Hardigg Family Fund Lecture

Dartmouth Events

Hardigg Family Fund Lecture

Kathleen Erndl (Florida State University). "Goddesses, Women, and Star Persona in Bollywood Film"

Thursday, January 28, 2016
4:15pm-5:30pm
Room 002, Rockefeller Center
Intended Audience(s): Public
Categories: Lectures & Seminars

Title: "Goddesses, Women, and Star Persona in Bollywood Film"

Abstract: "Madhuri Dixit, known for her many Hindi language films in the 1990s, is the quintessential Bollywood goddess. Even today, she is still the model for aspiring actresses. Dixit’s appeal lies largely in what audiences perceive to be an ideal balance of female strength, sexiness, and wholesomeness, as well as her versatility and skill in dance.  She has played roles ranging from the girl-next-door in Hum Aap Ke Hain Koun! (1994) to a virtuous undercover agent turned cabaret dancer in Khannayak (1993) to an ideal wife who restores order in the family in Beta (1992) to the fierce avenging Goddess in Anjaam (1994) and Mrityudand (1997).   Fan responses to Madhuri, as even a casual look at YouTube comments on her film dance clips reveal, border on adoration.  Celebrated (and controversial) Indian artist M.F. Hussain echoed this public adulation when he declared Madhuri to be the epitome of Indian womanhood and did a series of paintings with her in the guise of various Hindu goddesses.  Not only is he said to have seen her film Hum Aap Ke Hain Koun! (1994) 85 times, he also made a film Gaja Gamini (2000), in which she, as the feminine force, appears as various women throughout history all over the world.  There is even a shrine to her in Jamshedpur, where her photograph is worshipped as the Hindu goddess Durga.  Using film theorist Vijay Mishra’s concept of the “actor as parallel text,” analyses of several of her key films, and audience receptions of these films, I argue that Madhuri Dixit’s stardom and near divinization mirror the complexities, ambiguities, and contradictions among ideals for women in contemporary India."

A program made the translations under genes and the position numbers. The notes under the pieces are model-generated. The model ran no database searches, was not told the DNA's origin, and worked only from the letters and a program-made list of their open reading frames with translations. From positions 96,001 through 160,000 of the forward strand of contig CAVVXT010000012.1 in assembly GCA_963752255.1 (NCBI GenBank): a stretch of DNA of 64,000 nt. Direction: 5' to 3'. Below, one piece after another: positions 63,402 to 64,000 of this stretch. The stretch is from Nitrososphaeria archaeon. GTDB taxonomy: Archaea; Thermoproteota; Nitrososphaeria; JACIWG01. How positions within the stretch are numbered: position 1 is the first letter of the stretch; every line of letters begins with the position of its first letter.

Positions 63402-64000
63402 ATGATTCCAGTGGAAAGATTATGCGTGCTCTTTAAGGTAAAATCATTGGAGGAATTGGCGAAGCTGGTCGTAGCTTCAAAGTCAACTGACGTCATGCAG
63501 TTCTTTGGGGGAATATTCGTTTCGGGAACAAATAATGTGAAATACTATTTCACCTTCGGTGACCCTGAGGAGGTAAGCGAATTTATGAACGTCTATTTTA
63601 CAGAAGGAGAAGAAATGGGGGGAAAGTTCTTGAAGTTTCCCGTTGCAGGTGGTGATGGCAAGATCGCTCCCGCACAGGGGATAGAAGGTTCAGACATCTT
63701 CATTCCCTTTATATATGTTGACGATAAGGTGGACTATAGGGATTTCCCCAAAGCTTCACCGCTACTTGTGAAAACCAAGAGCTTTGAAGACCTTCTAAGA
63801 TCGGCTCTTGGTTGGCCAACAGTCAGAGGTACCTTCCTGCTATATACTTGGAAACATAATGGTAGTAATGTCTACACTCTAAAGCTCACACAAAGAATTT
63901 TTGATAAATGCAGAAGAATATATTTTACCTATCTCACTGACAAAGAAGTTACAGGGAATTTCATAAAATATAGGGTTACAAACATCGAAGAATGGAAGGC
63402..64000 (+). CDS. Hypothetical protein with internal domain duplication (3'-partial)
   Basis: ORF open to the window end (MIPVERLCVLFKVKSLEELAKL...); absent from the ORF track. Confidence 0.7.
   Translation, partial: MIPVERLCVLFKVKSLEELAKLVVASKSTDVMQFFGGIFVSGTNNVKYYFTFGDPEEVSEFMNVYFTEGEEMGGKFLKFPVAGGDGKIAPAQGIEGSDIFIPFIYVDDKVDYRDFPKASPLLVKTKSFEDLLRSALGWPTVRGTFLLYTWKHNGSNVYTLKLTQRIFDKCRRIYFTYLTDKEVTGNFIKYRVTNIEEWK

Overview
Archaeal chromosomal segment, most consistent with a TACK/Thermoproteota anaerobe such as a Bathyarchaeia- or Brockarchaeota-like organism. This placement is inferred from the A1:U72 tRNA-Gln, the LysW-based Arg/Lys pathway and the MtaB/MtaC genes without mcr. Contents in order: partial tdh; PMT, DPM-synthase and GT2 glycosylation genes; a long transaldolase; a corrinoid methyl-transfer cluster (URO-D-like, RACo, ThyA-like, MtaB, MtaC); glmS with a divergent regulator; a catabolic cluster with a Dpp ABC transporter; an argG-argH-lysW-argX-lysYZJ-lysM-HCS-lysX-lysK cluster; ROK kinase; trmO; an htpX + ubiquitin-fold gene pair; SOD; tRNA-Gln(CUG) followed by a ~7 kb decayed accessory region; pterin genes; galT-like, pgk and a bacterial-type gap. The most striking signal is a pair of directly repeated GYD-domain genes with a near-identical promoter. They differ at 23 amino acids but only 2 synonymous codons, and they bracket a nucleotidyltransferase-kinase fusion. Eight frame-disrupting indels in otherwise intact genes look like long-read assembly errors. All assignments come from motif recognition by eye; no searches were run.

Kathleen M. Erndl (Florida State Univ.) teaches in the field of South Asian religions, especially Hinduism, as well as gender and religion, popular Hindi cinema, and Sanskrit. Professor Erndl's publications include Victory to the Mother: The Hindu Goddess of Northwest India in Myth, Ritual and Symbol (Oxford, 1993), a co-edited collection of essays entitled Is the Goddess a Feminist? The Politics of South Asian Goddesses (New York University Press and Sheffield Academic Press, 2001), and articles on Sakta traditions, spirit possession, women's religious expressions, methodology, gender issues in Hinduism, and religion in Indian Cinema. She is currently writing a book entitled The Play of the Mother: Women, Goddess Possession, and Power in Hinduism. Other research interests include interactions among Hindus, Muslims, and Buddhists in India, cross-cultural appropriations of Indian goddesses in North America, Hinduism in the Caribbean, and Bollywood. Professor Erndl has been the recipient of fellowships from the John Simon Guggenheim Foundation, National Endowment for the Humanities, Fulbright-Hayes, and the American Institute of Indian Studies.

Free and open to all. Reception follows.

For more information, contact:
Marcia Welsh
603-646-3738

Events are free and open to the public unless otherwise noted.